This picture is going around Facebook and I've had conflicting feelings about it. At first, this mom appeared to me to be reinforcing negative cultural messages like being heavy should be avoided at all costs, that being pretty or worse, sexy, is power and influence women should strive for, that people aren't worthy of love unless they are perfect, that aging is bad, etc. I think all the fashion magazines at the checkout and advertisements on television have put me on the defense. 

But, on the other hand, I see how this picture can be inspiring.  Children should see parents modeling good choices and healthy lifestyles and they need to know that real life won't always be accommodating to their goals, even their most worthy ones.  You have to work for what you want wherever and whenever you find the opportunity, even if it's on the middle of your living room floor.

My daughters watch me work out because they are always with me.  My four year old has a little baseball bat that she uses to mimic what I do with my bar and barbells. When I first noticed her behind me, mimicking me, I was afraid, afraid she was learning all the things I had to unlearn since I grew up in this culture.  But I realized that I am not teaching her or letting her be taught all our culture's ideas about beauty, so I relaxed and have come to think it's adorable that she exercises with me.  

I pursued and continue to pursue health out of obedience to the Lord, so He will receive glory for working in that area of my life, so I can be strong and useful to Him, and because I have discovered that I just really enjoy healthy food and exercise.  (In yet another area of life, God has taught me to love what's good for me.) I have no doubt that when my daughters probe and probe, and they do probe already, that those reasons are the reasons they will find behind what their mom is doing.  Those are my "whys," truly.

I'm not sure what the mom in this picture's reasons are.  But I believe our "whys" make all the difference for the little eyes watching us.  

Tuesday, July 23, 2013

My Thoughts Upon Rereading The Core by Leigh Bortins

I just reread The Core by Leigh Bortins.  I had to reread it because I didn't glean much from my first time through the book.  But, this time, I came back to it with "a different brain,"as Bortins would say. I had a better understanding of the book because I had been reading and listening to classical educators talk about classical education for several months, so, quite naturally, I was able to glean more this time through.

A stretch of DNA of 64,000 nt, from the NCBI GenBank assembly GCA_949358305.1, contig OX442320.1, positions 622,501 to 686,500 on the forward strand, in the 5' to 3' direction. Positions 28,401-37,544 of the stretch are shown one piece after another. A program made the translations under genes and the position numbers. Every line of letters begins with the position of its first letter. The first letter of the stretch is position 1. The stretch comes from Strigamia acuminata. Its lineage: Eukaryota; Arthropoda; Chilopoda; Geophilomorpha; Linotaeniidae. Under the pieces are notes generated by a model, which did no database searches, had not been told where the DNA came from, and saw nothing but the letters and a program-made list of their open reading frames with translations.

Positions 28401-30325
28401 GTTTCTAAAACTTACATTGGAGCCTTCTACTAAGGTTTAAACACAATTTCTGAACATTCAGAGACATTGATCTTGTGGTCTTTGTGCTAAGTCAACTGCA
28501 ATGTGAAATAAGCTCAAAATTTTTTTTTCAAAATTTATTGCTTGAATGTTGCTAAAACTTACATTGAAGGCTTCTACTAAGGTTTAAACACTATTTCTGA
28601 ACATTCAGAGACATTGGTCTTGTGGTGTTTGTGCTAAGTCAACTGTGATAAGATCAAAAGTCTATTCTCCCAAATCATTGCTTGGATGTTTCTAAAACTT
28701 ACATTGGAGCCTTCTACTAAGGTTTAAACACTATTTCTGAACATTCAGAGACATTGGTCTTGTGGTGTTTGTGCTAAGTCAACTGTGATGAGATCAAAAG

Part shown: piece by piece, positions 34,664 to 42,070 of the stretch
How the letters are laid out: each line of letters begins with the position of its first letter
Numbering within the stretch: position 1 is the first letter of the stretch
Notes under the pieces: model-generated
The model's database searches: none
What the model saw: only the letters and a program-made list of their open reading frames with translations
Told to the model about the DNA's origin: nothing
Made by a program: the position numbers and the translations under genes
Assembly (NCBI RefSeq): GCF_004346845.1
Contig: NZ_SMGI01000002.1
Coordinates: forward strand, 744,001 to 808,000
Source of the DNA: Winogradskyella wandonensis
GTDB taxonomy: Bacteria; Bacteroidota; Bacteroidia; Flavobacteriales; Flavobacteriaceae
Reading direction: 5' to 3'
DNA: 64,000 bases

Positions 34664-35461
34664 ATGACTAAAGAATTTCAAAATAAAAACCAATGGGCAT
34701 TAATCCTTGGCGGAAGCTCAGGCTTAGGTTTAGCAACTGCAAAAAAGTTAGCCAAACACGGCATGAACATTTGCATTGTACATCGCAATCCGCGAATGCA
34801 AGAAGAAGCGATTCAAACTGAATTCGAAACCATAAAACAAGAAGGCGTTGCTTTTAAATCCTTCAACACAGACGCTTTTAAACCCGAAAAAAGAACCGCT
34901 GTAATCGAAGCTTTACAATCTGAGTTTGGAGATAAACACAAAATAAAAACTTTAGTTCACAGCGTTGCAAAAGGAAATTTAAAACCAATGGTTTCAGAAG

And actually, this illustrates the classical model of learning that Bortins explains in The Core. She says we all go through three stages as we learn anything new.  First, we memorize the vocabulary and rules about a new topic, the basics. This is what Bortins calls the grammar stage of learning.  This may take place over years or just a few days, depending on how much we work at it.  If we are really interested in something, mastering the grammar of that topic may only take days.  Next, we begin to understand the topic logically and make all sorts of interesting connections about it and other topics.  She and other classical educators call this the logic stage. And finally, we become so familiar with the topic that we can explain it to someone else.  This is the last stage of learning, the stage of mastery, called the rhetoric stage. So, while I was reading The Core the first time, I was still learning the grammar of classical education. I was still becoming familiar with the terms Bortins and other classical educators use, so I wasn't able to really delve into the material. But, the second time through the book, I knew the lingo, so I gleaned much, much more.  And now, with this blog post, I am able to explain it to you, so I guess that makes me rhetorical!

Anyway, I think this book is a good fit for other "Well-Trained Mind" homeschooling types like me.  If you are classically bent, this book is one you will want to have in your arsenal.  But, if you hate "The Well-Trained Mind" and other books like it, you won't like this book either.

That said, even if you are classically bent, you may be put off by Bortins's style. She is very frank.  Reading her book is like listening to a seasoned home school mom tell you how she really managed to educate her kids as well as she did, only at times, it is like she's talking to you before she's had her morning coffee. Bortins doesn't qualify her statements like many authors do these days so that her readers don't get offended. She doesn't go out of her way to make sure you don't imply something that she doesn't mean.  Here's one quote that I think reflects what I am talking about.

"Success comes from doing schooling every day and not missing opportunities to do more when lying around sick or when it is raining or too hot to be outside."